Thus was the door opened to the last and until Mary’s death, the least significant of Henry’s heirs, his daughter by Anne Boleyn, Elizabeth Tudor, who true to her original determination, never married, never gave birth and, despite rampant rumors, never got pregnant. Records of Elizabeth’s various illnesses, closely studied by Frederick Chamberlain (1921), shows symptoms of the same “Great Matter” that brought about all these other deaths, and although he sought to dispel the rumors, he did not stint in reporting their cause. 

This brief account of the deadly shadow that appears to have frustrated the King’s attempts to get an heir, that destroyed his wives and their children, that turned England into a religious pariah among the nations of Europe, leaves little doubt that as early as 1513 he had been infected by the epidemic that attacked Europe and its ruling houses at the turn of the sixteenth century, what the English called “the Great Pox,” what today we call syphilis (Andreski). Why is there no record of any treatment for it, nor any other record that would support this view? The answer is simple: shame; shame then, shame now, maybe shame forever.  

As for those who continue to refute “the suggestion” that Henry had syphilis because “his doctors never mentioned it,” of course they would never have discussed it with anyone outside the small inner circle that tended to his body on a daily basis, including the King himself. They didn’t need to, for everyone at that time would have known enough about this most dreaded of all the many diseases prevalent then, and for the centuries that would pass before doctors intent on finding its cure succeeded in discovering penicillin. 

Proofs that this is the truth about Henry, the deaths of his wives and children, his break with Rome, his ruthless destruction of so many good and loyal servants like Thomas More, Cardinal Wolsey, and Thomas Cromwell, his greed in taking for himself the wealth of the English Church and every other ancient institution that in his diseased madness he saw as his for the taking. By matching each period of increasingly ruthless destruction, greed or revenge with one of the three stages of syphilis, easily referenced today by articles and photographs online, there can be no denial that this was the real cause of the King’s insanity, and the diseases and deaths of his wives and children, attributed by historians to “consumption.”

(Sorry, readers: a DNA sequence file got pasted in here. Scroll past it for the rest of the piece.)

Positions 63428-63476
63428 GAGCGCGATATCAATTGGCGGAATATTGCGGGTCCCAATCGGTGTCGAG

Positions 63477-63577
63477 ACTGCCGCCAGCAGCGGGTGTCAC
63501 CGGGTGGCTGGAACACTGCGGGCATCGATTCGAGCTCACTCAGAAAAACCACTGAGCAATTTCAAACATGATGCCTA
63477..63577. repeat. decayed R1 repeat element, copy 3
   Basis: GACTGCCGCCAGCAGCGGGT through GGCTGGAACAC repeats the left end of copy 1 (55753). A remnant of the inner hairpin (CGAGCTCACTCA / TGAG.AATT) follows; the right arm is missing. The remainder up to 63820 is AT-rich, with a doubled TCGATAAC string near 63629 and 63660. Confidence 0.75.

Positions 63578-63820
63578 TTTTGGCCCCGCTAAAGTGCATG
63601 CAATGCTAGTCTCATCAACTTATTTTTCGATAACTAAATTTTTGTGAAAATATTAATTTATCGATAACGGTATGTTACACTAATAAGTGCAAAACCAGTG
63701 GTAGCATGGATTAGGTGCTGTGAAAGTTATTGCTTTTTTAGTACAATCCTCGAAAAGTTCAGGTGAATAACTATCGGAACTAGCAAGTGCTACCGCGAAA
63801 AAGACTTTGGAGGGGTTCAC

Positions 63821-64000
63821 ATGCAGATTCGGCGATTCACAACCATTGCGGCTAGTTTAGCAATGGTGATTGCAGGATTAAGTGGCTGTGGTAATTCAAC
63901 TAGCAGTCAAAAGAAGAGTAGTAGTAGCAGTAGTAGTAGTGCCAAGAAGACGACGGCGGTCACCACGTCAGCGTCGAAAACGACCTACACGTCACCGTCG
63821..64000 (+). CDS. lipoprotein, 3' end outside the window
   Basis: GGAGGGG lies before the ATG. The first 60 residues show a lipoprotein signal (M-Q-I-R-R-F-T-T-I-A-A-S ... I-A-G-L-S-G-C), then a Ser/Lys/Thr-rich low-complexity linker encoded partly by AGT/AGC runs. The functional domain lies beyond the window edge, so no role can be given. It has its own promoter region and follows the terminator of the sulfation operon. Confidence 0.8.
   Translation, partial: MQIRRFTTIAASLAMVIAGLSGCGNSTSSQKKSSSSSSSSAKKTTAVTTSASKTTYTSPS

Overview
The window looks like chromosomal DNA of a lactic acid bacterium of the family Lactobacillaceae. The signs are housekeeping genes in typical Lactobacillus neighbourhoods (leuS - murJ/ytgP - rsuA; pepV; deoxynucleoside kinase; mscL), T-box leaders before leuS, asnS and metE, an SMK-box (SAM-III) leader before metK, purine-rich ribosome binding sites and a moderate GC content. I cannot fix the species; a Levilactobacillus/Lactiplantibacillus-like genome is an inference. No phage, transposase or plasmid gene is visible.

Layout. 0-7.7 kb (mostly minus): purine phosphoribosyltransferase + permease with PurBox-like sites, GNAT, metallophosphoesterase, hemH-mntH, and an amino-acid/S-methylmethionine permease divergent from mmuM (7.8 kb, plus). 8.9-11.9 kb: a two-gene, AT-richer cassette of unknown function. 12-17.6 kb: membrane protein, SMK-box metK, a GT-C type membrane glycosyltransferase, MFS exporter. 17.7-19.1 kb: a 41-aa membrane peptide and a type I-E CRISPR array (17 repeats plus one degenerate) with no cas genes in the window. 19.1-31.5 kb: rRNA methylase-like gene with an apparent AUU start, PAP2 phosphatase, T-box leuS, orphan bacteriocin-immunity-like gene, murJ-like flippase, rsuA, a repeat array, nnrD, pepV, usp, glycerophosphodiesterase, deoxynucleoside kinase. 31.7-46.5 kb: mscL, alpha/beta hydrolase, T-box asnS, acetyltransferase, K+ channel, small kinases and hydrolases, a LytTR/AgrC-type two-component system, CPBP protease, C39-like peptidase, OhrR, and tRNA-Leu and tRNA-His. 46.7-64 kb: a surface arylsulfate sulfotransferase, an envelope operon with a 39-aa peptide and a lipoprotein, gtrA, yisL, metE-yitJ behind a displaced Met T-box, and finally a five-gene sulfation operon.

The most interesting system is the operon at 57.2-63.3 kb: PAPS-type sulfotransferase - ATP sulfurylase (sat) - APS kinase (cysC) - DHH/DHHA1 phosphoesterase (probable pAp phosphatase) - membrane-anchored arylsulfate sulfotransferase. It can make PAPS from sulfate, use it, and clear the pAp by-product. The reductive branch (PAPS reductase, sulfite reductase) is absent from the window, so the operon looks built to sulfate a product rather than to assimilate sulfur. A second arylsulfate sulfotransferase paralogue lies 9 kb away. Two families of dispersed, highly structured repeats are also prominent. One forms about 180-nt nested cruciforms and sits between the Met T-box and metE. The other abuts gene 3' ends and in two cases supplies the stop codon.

Our search for the truth about the Shakespeare canon has led to more than one long held, strongly defended national secret, but at the heart of all of the lesser secrets is the “Great Matter” of the disease that led to Henry’s divorce and its effect on English history. One of those effects was the reaction when the men who must have known the truth fled to Strasbourg and Geneva when Henry’s Catholic daughter took the throne, where, disgusted and horrified by what sex had done to their once great King, they adopted Calvin’s extreme form of Sin-obsessed, sex-averse protestantism. These were the men who, following Mary’s death, put Henry’s other daughter on the throne, who, over the 40 years of her reign, turned the once merry English into the chilly hands-off culture that it became under Elizabeth, whose hunger for love and laughter was transferred by Shakespeare to the Court Stage, then to the public stage, where it has since spread to the rest of the world.


4 thoughts on “The King’s “Great matter”

  1. Charles V was the grandson of Ferdinand, being the son of Juana the Mad ( poor lady), the sister of Katherine of Aragon.

    I would suggest you perhaps overdo the coyness of the present day British about the monstrous Henry VIII

  2. Stephanie, you have stopped short of diagnosing whether or not Elizabeth I also carried the syphilitic contagion throughout her life. Her bad teeth has been noted. Can you comment on this?

    Also, as a student of the SAQ, I would much appreciate it if you would provide more citations for your sources, especially of such detailed and intimate aspects of the Tudors and their era. No disrespect, but I think it’s fair for an objective reader to ask, “How does she know that?”

    1. One of my main reasons for believing that Elizabeth was in fact the virgin that she and others claimed is that she, and others in the Court’s inner circle, were well aware that her father had the Pox, and that that is the reason why his children seemed to die young of similar symptoms. This meant that she had it too, as is clear from her medical history. She did not dare to have sex, first because it could make her pregnant, which could mean her death, and second because it could infect someone she loved.

  3. I can’t think of an article that so succinctly and persuasively gets to the medically frightening truth that shadows Henry’s “Great Matter.” Shakespeare’s (De Vere’s) remarkable run of immortal plays and poems must then count as the prime example of artistic (and erotic) sublimation in all human history.